At the time of the 1992 Watts riots, I heard a commentator on NPR say that one source of tension between Korean shopkeepers and blacks was that in Korean culture, a shopkeeper isn't expected to be chatty with customers. Is there any truth in this?
No, there is zero truth to it. Korean shopkeepers are not different from any other shopkeepers in the world. If anything, they tend to be friendly with the neighbors so that they can boost the sale. The Mama Hong case in Los Angeles that the Korean wrote about earlier would be a good example. (It's towards the end of the post.)
But the Korean wants to point out a larger problem suggested by your question: It's the impulse to explain minority people's behavior with a "cultural difference", real or imagined. For the sake of convenience, let's call this "culturalism".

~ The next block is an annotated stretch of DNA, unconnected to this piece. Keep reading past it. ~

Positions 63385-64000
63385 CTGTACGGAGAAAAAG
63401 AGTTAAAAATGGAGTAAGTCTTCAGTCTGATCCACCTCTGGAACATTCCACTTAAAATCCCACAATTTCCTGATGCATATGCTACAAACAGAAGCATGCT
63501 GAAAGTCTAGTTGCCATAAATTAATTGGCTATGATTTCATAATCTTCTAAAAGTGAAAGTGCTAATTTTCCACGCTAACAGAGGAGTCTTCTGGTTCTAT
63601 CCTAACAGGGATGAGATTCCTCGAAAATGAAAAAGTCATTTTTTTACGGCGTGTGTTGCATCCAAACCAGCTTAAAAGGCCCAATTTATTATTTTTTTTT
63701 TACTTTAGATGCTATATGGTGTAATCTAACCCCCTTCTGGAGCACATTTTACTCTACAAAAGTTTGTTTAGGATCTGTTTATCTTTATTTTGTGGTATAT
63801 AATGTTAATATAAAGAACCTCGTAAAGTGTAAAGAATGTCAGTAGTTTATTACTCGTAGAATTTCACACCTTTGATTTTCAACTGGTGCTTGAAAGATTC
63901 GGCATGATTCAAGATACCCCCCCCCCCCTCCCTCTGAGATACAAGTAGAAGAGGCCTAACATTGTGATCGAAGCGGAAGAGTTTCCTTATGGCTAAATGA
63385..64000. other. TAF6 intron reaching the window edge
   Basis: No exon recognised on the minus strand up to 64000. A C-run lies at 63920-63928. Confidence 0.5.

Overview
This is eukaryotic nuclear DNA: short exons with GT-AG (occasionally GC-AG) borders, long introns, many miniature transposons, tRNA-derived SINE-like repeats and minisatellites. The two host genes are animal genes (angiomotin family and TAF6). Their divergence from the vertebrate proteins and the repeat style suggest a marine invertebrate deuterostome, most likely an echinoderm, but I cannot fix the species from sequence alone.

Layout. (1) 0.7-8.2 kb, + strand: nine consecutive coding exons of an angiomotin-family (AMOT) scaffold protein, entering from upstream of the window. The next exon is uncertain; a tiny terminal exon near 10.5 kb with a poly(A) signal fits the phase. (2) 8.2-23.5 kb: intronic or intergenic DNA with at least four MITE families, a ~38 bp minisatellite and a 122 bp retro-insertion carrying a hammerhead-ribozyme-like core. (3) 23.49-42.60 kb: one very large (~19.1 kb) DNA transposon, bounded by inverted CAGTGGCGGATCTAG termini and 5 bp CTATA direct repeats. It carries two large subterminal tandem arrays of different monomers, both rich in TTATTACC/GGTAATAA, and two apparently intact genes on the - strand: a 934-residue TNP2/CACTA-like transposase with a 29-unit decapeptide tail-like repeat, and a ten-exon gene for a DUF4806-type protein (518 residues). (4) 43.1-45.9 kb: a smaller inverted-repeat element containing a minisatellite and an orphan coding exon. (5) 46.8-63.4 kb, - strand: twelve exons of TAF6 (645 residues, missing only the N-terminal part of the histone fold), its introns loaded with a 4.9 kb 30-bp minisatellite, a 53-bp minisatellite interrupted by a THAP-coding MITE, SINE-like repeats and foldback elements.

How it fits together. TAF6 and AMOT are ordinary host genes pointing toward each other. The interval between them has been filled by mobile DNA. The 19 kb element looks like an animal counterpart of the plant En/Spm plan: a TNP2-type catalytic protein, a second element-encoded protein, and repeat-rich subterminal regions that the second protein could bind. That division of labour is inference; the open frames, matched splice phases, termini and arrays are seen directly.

Culturalism started in a benign way. It started as "multiculturalism", in which people are supposed to understand and accept the differences of other people from a different culture. For example, a multiculturalist would not recoil at the fact that Korean people eat rancid kimchi. Instead, a multiculturalist would ask and learn about the history and the significance of the food in Korean culture. Multicuturalist would make the link between kimchi and other rancid, fermented food that she loves, such as cheese. She might even try it out herself, suppressing the gag reflex.
What does a culturalist do in contrast? He sees that strange-looking people are eating strange-smelling food, and thinks to himself, "Well that's odd, but I guess it's their culture," and walks away without doing more. Essentially, culturalism is a lazy multiculturalism; culturalism sees the cultural difference, and stops there. (For a typical culturalist attitude, see this post.)